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Clifford Chance

Clifford Chance
Antitrust/FDI Insights<br />

Antitrust/FDI Insights

The CMA cannot compel foreign parents with no UK connection to provide information

The UK Competition Appeal Tribunal (CAT) has ruled that the Competition and Markets Authority (CMA) has no power to compel responses to information requests from foreign parent companies with no connection to the UK, other than their UK-based subsidiaries. 

Foreign foray frustrated

In its judgment in BMW v. CMA of 8 February 2023, the CAT ruled that the CMA had acted outside its powers when it asserted that the German company BMW AG had an obligation to respond to an information request sent by the CMA in the course of its investigation into anticompetitive conduct relating to take-back, dismantling and recycling of end-of life vehicles. Consequently, BMW was not liable to pay the fixed penalty of £30,000 and a daily fine of £15,000 that had been imposed by the CMA for BMW's refusal to comply.

The CMA's notice under section 26 of the Competition Act 1998 (CA98) had been addressed to both BMW AG and its UK subsidiary BMW (UK) Ltd. It was not disputed that the notice was binding on BMW (UK) Ltd, and that entity complied fully with it. However, the UK subsidiary noted that it did not have the ability to access or call for any documents held by BMW AG or any other group company domiciled outside of the UK. BMW AG, for its part, refused to comply with the notice because it had been advised that the effect of a 2021 ruling by the Supreme Court in R (KBR Inc) v. Director of the Serious Fraud Office was that it had no obligation to comply, and because voluntary compliance would have risked breaching German and EU data protection laws.

The CAT's judgment

It was accepted that BMW AG had no branch or office in the UK, or indeed any other connection with the UK other than its UK subsidiary. The question was therefore whether Parliament had intended for the CMA's powers to extend to such legal entities. In line with the Supreme Court's KBR judgment, the CAT noted that UK legislation was not to be interpreted as extending to persons outside the UK, in the absence of any indication to the contrary. The CMA contended that such an indication could be found in the definition of a "person" in section 59 CA98 which, in a departure from the usually-applicable definition, included not only "a body of persons corporate or unincorporate" but also an "undertaking". As the concept of an undertaking under competition law denotes a single economic entity comprising all legal entities within a corporate group, the CMA argued that Parliament must have intended for it to have powers to compel the disclosure of information from any legal entity that formed part of an undertaking, provided at least one group company was sufficiently connected to the UK.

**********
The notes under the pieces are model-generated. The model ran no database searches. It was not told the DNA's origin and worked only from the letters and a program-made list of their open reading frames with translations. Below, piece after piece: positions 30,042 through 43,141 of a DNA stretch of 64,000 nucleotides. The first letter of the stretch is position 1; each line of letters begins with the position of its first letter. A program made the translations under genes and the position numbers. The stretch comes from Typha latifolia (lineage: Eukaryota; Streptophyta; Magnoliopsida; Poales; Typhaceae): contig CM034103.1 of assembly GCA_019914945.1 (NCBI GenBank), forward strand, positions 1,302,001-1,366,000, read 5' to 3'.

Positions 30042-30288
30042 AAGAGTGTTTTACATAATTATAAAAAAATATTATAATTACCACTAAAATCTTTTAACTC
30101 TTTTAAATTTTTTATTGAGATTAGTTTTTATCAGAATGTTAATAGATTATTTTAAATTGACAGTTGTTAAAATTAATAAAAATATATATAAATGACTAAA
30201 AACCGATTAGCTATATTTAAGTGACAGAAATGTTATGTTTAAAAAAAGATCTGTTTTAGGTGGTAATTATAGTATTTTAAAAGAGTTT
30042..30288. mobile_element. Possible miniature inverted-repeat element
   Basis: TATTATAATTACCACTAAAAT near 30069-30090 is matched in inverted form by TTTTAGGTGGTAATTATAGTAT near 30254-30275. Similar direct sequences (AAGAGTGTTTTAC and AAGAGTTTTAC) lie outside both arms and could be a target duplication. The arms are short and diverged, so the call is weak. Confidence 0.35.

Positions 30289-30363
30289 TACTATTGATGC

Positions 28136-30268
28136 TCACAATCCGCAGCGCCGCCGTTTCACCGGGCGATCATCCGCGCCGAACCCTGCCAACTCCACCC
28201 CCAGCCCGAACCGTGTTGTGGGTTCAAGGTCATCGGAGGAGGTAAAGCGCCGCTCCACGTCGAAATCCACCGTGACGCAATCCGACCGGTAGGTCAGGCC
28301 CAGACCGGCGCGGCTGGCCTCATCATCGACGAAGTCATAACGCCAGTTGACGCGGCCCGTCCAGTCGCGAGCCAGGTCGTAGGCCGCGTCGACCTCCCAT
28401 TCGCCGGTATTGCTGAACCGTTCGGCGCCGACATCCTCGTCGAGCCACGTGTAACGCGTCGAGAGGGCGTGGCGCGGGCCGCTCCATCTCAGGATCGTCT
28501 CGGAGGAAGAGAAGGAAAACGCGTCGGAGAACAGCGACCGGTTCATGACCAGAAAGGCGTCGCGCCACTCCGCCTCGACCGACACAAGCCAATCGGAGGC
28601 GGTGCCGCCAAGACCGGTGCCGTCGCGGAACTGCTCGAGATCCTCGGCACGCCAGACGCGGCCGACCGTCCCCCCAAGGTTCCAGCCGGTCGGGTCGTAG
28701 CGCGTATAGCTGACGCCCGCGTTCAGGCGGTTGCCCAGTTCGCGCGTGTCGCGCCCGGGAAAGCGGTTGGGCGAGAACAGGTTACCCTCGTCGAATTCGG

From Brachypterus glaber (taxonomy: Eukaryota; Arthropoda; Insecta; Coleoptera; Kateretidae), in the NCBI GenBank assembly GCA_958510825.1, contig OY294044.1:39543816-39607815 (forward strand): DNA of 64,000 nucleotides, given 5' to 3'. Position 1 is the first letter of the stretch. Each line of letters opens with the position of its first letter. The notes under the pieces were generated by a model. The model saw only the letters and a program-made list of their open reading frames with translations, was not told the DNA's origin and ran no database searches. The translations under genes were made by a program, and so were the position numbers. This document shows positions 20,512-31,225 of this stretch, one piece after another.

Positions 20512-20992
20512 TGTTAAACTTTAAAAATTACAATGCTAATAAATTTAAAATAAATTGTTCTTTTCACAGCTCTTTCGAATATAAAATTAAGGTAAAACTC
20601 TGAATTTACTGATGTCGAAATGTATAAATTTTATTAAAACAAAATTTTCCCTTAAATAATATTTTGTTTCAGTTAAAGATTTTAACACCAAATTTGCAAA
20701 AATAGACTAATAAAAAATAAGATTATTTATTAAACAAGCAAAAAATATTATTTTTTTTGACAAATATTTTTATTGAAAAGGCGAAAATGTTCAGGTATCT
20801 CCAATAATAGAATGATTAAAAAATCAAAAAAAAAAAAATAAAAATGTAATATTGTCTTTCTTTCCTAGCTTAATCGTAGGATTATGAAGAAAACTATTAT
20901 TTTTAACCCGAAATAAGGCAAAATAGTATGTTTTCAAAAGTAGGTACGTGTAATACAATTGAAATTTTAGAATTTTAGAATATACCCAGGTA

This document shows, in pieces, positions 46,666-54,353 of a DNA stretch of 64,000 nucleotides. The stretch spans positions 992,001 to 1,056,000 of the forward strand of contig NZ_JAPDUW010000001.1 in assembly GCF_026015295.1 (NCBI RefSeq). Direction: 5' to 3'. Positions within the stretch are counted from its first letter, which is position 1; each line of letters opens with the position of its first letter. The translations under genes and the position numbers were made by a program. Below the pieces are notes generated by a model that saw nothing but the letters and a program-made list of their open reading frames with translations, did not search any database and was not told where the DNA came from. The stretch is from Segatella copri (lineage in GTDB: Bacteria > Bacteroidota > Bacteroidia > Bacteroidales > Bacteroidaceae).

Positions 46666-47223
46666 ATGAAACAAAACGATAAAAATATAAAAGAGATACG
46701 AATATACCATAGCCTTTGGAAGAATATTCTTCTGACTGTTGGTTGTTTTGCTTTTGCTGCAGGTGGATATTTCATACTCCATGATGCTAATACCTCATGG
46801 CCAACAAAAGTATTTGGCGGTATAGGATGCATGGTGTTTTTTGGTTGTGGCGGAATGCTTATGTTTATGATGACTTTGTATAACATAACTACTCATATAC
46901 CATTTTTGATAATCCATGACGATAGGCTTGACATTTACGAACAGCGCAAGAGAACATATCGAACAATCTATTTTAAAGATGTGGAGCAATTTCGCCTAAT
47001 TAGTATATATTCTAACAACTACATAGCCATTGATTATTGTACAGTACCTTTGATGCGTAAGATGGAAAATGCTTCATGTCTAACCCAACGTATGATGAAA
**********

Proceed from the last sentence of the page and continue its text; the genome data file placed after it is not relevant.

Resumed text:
The CAT disagreed. It was vital for due process, said the CAT, that the concept of an undertaking be rendered into a legally comprehensible form, on the basis of the legal entities that form part of it. The extension of the definition of a person to include an undertaking did not absolve the CMA from directing its section 26 notice to specific natural or legal persons within the undertaking. And those specific persons are only obliged to respond, ruled the CAT, if they have a UK territorial connection.
The CAT considered that outcome to be consistent with the comparable regime for bringing civil actions for damages for CA98 breaches, and with the principle of comity between nations, and there were no clear-cut contrary indications from various materials concerning the Parliamentary drafting, enactment and amendment of CA98.


The CAT's judgment will significantly hamper the CMA's ability to investigate conduct that has anticompetitive effects in the UK, but which is planned or carried out abroad. In particular, post-Brexit the CMA can no longer rely on the cooperation of competition authorities in the EU to gather information on its behalf, and international mutual assistance agreements to replace those cooperation structures have not yet been agreed. The CMA has already stated that it will seek permission to appeal.

Businesses operating in the UK should note, however, that UK subsidiaries and other group companies with a sufficient UK connection remain bound by the CMA's information gathering powers, and that the CAT's judgment confirmed that this extends to any documents or information located outside the UK that are under their direct or indirect control.

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